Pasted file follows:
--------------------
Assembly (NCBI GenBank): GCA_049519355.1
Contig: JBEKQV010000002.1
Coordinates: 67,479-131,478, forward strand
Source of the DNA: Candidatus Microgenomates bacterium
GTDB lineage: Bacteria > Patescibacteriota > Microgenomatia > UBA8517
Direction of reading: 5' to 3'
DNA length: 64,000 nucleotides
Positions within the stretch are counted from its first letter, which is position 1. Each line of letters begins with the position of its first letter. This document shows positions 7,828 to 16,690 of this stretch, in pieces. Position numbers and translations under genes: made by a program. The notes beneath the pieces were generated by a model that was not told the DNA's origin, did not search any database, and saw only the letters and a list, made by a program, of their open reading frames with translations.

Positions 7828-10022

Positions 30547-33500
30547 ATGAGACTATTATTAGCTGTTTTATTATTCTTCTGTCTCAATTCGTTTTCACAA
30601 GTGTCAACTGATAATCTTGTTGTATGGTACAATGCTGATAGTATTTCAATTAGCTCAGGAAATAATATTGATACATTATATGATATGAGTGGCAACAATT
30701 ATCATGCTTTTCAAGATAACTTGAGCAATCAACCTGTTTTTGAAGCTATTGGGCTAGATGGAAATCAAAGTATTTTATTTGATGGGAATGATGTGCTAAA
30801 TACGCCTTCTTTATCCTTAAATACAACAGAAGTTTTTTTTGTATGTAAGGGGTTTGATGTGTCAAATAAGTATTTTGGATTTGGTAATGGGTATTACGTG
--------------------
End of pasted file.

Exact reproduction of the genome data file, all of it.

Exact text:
Assembly (NCBI GenBank): GCA_049519355.1
Contig: JBEKQV010000002.1
Coordinates: 67,479-131,478, forward strand
Source of the DNA: Candidatus Microgenomates bacterium
GTDB lineage: Bacteria > Patescibacteriota > Microgenomatia > UBA8517
Direction of reading: 5' to 3'
DNA length: 64,000 nucleotides
Positions within the stretch are counted from its first letter, which is position 1. Each line of letters begins with the position of its first letter. This document shows positions 7,828 to 16,690 of this stretch, in pieces. Position numbers and translations under genes: made by a program. The notes beneath the pieces were generated by a model that was not told the DNA's origin, did not search any database, and saw only the letters and a list, made by a program, of their open reading frames with translations.

Positions 7828-10022

Positions 30547-33500
30547 ATGAGACTATTATTAGCTGTTTTATTATTCTTCTGTCTCAATTCGTTTTCACAA
30601 GTGTCAACTGATAATCTTGTTGTATGGTACAATGCTGATAGTATTTCAATTAGCTCAGGAAATAATATTGATACATTATATGATATGAGTGGCAACAATT
30701 ATCATGCTTTTCAAGATAACTTGAGCAATCAACCTGTTTTTGAAGCTATTGGGCTAGATGGAAATCAAAGTATTTTATTTGATGGGAATGATGTGCTAAA
30801 TACGCCTTCTTTATCCTTAAATACAACAGAAGTTTTTTTTGTATGTAAGGGGTTTGATGTGTCAAATAAGTATTTTGGATTTGGTAATGGGTATTACGTG